The government’s disaster-relief spending is itself something of a disaster.
Six months after Superstorm Sandy ripped through New York, New Jersey and other Eastern seaboard states, a new analysis from the centre for American Progress finds that the federal government spent $136 billion on disaster relief from fiscal 2011 to 2013.
That works out to nearly $400 per household each year.
Sandy drove up the total considerably, but the U.S. also suffered through 24 other floods, storms, droughts, heat waves and wildfires in 2011 and 2012 that caused more than $1 billion in damages each, according to the report. “Combined, these extreme weather events were responsible for 1,107 fatalities and up to $188 billion in economic damages,” the report says.
Just as troubling, government agencies such as the Federal Emergency Management Agency and the Office of Management and Budget have failed to keep comprehensive tabs on the total levels of disaster-relief spending, the CAP report found, making it harder to properly budget for such spending.
“We need to have the federal government do a more accurate assessment of how much money the federal government actually spends on disaster relief and recovery,” says Daniel J. Weiss, a senior fellow at the centre for American Progress and a co-author of the new report. “We’re spending all this money on disaster relief and recovery and we’re not keeping track of it. That’s not good budgeting, and it’s bad for future planning because it means our future appropriations will have fewer dollars than are needed to have Americans cope with extreme weather.”
Most disaster-relief spending – like the $60 billion Superstorm Sandy aid package approved in January – comes as the result of emergency supplemental bills authorizing outlays beyond those set by the standard budget and appropriations process. Those emergency spending measures, which traditionally passed with bipartisan support, have faced more resistance in the past couple of years as deficit hawks sought to offset the new spending with other cuts.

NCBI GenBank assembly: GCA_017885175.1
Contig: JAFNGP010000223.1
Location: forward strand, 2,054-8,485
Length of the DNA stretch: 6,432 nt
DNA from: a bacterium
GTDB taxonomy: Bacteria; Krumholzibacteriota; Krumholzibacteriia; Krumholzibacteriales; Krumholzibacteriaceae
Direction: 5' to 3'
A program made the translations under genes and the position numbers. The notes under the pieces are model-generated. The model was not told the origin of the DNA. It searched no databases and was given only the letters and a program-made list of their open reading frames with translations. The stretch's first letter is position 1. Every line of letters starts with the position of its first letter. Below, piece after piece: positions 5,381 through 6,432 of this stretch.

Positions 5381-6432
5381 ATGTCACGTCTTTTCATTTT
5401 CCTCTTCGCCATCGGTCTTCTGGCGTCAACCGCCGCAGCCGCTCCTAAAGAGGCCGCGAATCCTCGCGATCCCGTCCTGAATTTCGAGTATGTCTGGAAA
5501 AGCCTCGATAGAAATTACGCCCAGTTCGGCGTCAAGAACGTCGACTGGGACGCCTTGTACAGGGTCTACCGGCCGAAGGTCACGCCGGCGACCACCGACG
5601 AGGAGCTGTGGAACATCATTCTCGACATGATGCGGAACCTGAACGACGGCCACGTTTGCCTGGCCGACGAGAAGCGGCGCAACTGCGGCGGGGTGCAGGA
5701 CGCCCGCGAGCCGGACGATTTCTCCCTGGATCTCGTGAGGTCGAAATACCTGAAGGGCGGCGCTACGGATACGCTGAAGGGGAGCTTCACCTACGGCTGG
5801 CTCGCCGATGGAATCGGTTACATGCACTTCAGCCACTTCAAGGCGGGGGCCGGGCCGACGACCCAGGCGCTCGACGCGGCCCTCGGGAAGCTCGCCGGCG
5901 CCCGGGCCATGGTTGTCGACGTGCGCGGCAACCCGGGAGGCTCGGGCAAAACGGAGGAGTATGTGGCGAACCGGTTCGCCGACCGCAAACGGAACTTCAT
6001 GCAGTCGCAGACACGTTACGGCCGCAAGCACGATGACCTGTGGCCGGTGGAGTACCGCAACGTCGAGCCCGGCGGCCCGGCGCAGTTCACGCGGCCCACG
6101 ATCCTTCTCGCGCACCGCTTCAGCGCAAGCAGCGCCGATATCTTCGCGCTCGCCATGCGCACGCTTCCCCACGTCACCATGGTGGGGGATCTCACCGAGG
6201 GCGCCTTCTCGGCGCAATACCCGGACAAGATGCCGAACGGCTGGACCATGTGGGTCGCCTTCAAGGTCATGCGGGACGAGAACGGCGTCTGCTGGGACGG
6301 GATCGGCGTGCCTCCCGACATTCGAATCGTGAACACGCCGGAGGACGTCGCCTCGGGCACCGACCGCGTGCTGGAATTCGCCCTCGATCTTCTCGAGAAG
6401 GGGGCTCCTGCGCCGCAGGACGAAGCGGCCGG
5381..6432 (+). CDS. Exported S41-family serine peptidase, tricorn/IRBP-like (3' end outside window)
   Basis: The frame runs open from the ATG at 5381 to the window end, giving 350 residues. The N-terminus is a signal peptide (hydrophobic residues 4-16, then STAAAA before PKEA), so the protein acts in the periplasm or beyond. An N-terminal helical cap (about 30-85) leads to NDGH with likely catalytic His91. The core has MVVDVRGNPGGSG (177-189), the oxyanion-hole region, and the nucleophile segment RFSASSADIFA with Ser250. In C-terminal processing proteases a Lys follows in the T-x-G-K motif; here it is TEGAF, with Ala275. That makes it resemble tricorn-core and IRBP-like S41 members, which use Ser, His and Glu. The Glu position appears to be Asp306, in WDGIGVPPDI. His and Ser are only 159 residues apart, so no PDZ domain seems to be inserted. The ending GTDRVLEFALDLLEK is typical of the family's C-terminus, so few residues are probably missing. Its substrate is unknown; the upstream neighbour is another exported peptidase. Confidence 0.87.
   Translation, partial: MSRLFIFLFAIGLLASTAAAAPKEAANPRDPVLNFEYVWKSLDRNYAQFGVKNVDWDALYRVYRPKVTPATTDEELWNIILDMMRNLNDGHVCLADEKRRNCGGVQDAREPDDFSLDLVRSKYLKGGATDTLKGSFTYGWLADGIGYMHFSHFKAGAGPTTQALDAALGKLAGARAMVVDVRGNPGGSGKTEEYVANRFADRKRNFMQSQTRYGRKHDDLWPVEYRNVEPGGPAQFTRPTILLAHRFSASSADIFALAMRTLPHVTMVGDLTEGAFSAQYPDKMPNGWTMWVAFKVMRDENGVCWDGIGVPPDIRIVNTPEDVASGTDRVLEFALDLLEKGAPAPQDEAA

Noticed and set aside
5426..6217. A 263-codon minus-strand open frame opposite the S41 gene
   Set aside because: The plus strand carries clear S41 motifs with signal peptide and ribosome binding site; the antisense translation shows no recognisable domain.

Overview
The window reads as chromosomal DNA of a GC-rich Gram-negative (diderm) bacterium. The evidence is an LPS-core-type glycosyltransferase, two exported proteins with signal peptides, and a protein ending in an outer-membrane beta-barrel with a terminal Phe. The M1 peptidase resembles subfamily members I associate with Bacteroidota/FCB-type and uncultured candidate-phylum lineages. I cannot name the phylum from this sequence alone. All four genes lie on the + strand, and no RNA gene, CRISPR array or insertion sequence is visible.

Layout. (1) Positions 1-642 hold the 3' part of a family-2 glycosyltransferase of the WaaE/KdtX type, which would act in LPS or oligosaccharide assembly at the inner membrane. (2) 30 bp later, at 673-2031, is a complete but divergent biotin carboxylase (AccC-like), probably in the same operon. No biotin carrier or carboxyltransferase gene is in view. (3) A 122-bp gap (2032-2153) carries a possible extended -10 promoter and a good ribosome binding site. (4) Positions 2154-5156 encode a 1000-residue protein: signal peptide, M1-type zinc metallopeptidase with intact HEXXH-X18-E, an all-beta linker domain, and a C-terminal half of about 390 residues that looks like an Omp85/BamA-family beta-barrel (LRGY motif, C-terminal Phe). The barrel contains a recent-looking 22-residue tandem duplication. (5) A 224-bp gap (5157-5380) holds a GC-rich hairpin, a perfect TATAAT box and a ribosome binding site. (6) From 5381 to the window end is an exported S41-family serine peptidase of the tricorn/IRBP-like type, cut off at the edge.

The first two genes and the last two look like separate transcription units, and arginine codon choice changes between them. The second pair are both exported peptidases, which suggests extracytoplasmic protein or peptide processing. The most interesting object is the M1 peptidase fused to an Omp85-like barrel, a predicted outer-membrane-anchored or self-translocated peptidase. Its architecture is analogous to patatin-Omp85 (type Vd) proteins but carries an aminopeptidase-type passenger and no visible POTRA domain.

The most recent federal effort to estimate disaster-related costs came in 2011, according to the report. As part of the Budget Control Act of 2011, OMB under then-director Jack Lew was required to look at the previous 10 years of disaster spending. In coming up with the average annual funding for disaster relief, though, OMB’s process called for throwing out the highest and lowest annual totals, including the $37 billion spent in 2005 because of Hurricanes Katrina and Rita. The OMB averages came to $11.5 billion for the 10 years to fiscal 2011 and $11.3 billion for the years to fiscal 2012.
“We believe that OMB’s estimates for 2001 to 2011 did not fully account for all federal disaster spending and that these estimates are less than actual spending because OMB could have omitted some important relief and recovery programs and agencies,” the CAP report says.
While OMB’s estimates included spending from 26 agencies and programs in 11 federal departments, CAP found 96 agencies or programs across 19 departments that had spent money on disaster assistance.
CAP also says its calculations still include some holes where it couldn’t determine how much was spent, such as for the disaster-related Supplemental Nutrition Assistance Program, or emergency food stamps, run by the Department of Agriculture. On the other hand, some of the programs included in the Cap analysis might also cover other purposes beyond disaster relief and recovery. “This is an estimate by two outsiders using available information,” Weiss says. “Let’s get the Government Accountability Office or the Congressional Research Service – a research arm of the government – to really understand this in a way that ours begins to do but doesn’t fully accomplish.”
The liberal think tank warns that the federal tab will keep growing. Billion-dollar weather-related disasters have become increasingly common, even adjusting for inflation, over the past three decades, thanks to climate change and U.S. population patterns. In a report published last week in the journal Nature Geoscience, a consortium of scientists concluded that the Earth’s climate warmed more from 1971 to 2000 than at any other time in nearly 1,400 years.
National Oceanic and Atmospheric Administration
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This story was originally published by The Fiscal Times.
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